Bone marrow transplantation without myeloablative conditioning in a mouse model for Diamond-Blackfan anemia corrects the disease phenotype

Exp Hematol. 2021 Jul;99:44-53.e2. doi: 10.1016/j.exphem.2021.06.002. Epub 2021 Jun 12.

Abstract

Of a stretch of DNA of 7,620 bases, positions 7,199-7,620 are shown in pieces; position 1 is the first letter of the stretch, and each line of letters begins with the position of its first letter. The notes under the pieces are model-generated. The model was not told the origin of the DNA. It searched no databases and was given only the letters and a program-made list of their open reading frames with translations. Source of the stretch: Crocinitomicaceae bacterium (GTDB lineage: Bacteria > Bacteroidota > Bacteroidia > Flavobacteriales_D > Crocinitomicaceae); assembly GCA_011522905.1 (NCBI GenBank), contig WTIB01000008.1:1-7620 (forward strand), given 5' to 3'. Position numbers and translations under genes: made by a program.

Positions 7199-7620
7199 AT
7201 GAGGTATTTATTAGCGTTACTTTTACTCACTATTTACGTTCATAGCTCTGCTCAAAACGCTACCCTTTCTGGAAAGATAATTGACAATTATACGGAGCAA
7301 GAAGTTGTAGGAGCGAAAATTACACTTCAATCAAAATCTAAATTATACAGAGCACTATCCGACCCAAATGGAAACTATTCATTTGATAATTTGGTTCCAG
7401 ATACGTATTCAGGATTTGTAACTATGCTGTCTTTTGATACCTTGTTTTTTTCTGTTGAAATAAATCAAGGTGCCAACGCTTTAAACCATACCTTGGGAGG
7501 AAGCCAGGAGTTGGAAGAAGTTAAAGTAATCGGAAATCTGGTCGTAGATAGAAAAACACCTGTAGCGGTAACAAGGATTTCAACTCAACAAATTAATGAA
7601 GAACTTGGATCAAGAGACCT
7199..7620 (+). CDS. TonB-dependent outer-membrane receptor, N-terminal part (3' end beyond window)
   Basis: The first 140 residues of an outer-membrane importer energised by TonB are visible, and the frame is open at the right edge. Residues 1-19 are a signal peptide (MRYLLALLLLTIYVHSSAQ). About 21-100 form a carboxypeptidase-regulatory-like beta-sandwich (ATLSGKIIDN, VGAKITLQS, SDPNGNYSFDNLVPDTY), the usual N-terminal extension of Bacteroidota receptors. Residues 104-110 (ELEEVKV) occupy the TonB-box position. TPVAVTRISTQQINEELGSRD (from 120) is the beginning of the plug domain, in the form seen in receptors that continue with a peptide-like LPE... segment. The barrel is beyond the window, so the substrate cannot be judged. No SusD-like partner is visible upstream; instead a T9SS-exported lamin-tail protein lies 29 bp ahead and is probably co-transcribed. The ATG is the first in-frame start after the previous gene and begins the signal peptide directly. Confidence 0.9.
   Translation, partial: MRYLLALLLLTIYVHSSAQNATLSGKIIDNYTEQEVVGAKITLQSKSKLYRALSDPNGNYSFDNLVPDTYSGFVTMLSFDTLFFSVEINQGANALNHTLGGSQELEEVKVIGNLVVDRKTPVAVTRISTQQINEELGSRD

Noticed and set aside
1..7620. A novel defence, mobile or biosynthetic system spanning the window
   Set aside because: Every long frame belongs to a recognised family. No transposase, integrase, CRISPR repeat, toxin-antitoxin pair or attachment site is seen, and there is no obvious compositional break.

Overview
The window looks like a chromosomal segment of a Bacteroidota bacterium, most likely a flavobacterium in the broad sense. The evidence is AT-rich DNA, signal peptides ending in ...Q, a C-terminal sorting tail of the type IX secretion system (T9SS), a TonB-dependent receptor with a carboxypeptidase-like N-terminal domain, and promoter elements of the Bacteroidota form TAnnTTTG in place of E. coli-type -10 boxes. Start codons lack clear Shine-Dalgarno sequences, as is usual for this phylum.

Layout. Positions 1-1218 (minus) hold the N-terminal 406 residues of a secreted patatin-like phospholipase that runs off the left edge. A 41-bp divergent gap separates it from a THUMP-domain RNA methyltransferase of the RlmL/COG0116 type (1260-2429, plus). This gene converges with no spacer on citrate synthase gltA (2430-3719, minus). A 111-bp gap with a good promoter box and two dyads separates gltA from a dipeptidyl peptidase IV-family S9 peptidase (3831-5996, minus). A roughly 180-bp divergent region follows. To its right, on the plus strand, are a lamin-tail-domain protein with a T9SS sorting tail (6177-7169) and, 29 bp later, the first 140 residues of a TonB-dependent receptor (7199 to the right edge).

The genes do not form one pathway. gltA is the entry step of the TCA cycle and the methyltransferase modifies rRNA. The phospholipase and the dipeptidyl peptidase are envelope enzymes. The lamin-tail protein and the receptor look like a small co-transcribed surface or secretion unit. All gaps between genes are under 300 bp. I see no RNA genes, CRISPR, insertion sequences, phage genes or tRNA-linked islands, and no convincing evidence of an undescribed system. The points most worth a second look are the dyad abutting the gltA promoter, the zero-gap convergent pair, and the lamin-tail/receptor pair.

Diamond-Blackfan anemia (DBA) is a congenital erythroid hypoplasia caused by a functional haploinsufficiency of genes coding for ribosomal proteins. Among these genes, the ribosomal protein S19 (RPS19) gene is the most frequently mutated. Previously, a mouse model deficient in RPS19 was developed by our laboratory, which recapitulates the hematopoietic disease phenotype by manifesting pathologic features and clinical symptoms of DBA. Characterization of this model revealed that chronic RPS19 deficiency leads to exhaustion of hematopoietic stem cells and subsequent bone marrow (BM) failure. In this study, we evaluated a nonmyeloablative conditioning protocol for BM transplants in RPS19-deficient mice by transplanting wild-type BM cells to RPS19-deficient recipients given no conditioning or sublethal doses of irradiation before transplant. We describe full correction of the hematopoietic phenotype in mice given sublethal doses of irradiation, as well as in animals completely devoid of any preceding irradiation. In comparison, wild-type animals receiving the same preconditioning regimen and number of transplanted cells exhibited significantly lower engraftment levels. Thus, robust engraftment and repopulation of transplanted cells can be achieved in reduced-intensity conditioned RPS19-deficient recipients. As gene therapy studies with autologous gene-corrected hematopoietic stem cells are emerging, we propose the results described here can guide determination of the level of conditioning for such a protocol in RPS19-deficient DBA. On the basis of our findings, a relatively mild conditioning strategy would plausibly be sufficient to achieve sufficient levels of engraftment and clinical success.